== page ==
Benchmarking queries in Django

So this is not a post specific to Django, but the examples I give are.

The problem I was looking for a solution for was that I wanted to benchmark my Django ORM queries to find ways to improve performance. More specifically, I wanted to find the optimum way to count objects returned as querysets.

I stumbled across MAX() and COUNT() and wanted a raw speed performance comparison between the two. Turns out there is a way without leaving the python shell.

This code is attributed to sleepycal on djangosnippets.org. Original post can be found here.

Here it is:


>>> from django.db.models import Max,Count 
>>> _t = time.time(); x = Article.objects.aggregate(Max('id')); "Took %ss"%(time.time() - _t )
'Took 0.00190091133118s'

and using Count():


>>> _t = time.time(); x = Article.objects.aggregate(Count('id')); "Took %ss"%(time.time() - _t )
'Took 1.34142112732s'

As you can see – quite a significant difference on ~108 000 rows. This is a good way to get a quick look at how a queryset call performs when there is more than one way in which it can be constructed.

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2 thoughts on “Benchmarking queries in Django

  1. Sometimes following the KISS principle is better.
    Why would you overcomplicate the simplest, fastest, easiest thing that all databases perform at their optimum?

    I am saying so because I “trust” the Django ORM and I “know” how a database works,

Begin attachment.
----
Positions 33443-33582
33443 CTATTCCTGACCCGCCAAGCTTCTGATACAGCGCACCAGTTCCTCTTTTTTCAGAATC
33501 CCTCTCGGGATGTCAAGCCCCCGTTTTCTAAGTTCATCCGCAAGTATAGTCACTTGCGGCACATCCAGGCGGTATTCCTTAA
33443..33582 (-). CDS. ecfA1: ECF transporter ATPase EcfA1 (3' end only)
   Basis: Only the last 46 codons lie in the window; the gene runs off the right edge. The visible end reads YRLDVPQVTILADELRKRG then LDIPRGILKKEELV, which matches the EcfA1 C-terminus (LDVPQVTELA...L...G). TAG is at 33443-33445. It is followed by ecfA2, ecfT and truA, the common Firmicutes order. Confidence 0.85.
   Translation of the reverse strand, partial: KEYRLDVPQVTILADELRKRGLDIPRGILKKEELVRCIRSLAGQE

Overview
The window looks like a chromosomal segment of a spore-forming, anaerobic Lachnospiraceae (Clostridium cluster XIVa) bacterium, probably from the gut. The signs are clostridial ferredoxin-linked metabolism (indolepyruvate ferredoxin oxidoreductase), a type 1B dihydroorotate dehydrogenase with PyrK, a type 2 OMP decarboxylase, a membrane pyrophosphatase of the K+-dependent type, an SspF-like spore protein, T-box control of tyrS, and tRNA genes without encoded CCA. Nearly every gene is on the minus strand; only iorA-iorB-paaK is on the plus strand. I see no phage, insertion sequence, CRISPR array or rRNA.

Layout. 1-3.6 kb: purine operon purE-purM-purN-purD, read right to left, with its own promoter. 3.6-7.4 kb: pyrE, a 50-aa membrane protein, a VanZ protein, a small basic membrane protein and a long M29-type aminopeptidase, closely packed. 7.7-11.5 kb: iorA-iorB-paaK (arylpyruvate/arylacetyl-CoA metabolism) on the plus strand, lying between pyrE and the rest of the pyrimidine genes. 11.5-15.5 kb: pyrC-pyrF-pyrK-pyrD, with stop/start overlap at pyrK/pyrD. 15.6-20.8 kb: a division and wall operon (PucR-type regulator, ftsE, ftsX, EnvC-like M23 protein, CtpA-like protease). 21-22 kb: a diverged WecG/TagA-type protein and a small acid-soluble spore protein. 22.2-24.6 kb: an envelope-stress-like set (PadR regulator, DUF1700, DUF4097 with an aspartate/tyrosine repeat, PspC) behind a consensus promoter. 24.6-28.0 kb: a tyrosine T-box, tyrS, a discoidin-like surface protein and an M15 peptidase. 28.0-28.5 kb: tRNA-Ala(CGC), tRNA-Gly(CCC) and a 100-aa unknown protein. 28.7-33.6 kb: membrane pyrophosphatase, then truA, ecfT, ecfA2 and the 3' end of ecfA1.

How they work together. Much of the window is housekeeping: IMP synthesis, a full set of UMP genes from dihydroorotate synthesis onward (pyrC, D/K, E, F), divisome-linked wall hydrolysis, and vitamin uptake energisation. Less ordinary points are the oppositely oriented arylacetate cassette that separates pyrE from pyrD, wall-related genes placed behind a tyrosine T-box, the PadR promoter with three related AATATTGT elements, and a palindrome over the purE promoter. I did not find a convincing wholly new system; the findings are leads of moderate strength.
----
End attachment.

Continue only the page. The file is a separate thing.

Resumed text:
so, if you just like to count how many objects are in the Article model, the quickest way is doing a simple

    Article.objects.count()

    because it performs this query on the database:

    SELECT COUNT(*) FROM article;

    and this is the fastest way to achieve the result wanted.

    PS: Benchmarking is usually composed of more than one test, in fact to appreciate the variability and stability of your goal, you have to repeat the same single atomic procedure more than twice.

  2. @bafio You are quite right. However, I think it is always useful to be aware of the variety of ways you can achieve a result. This post serves more to demonstrate that you can time the results of a query than finding the very best way of doing the query. Of course you should run the query in a loop and rinse and repeat. I really just wanted to communicate the benchmarking code that I stumbled on on my way to finding the best performance solution.

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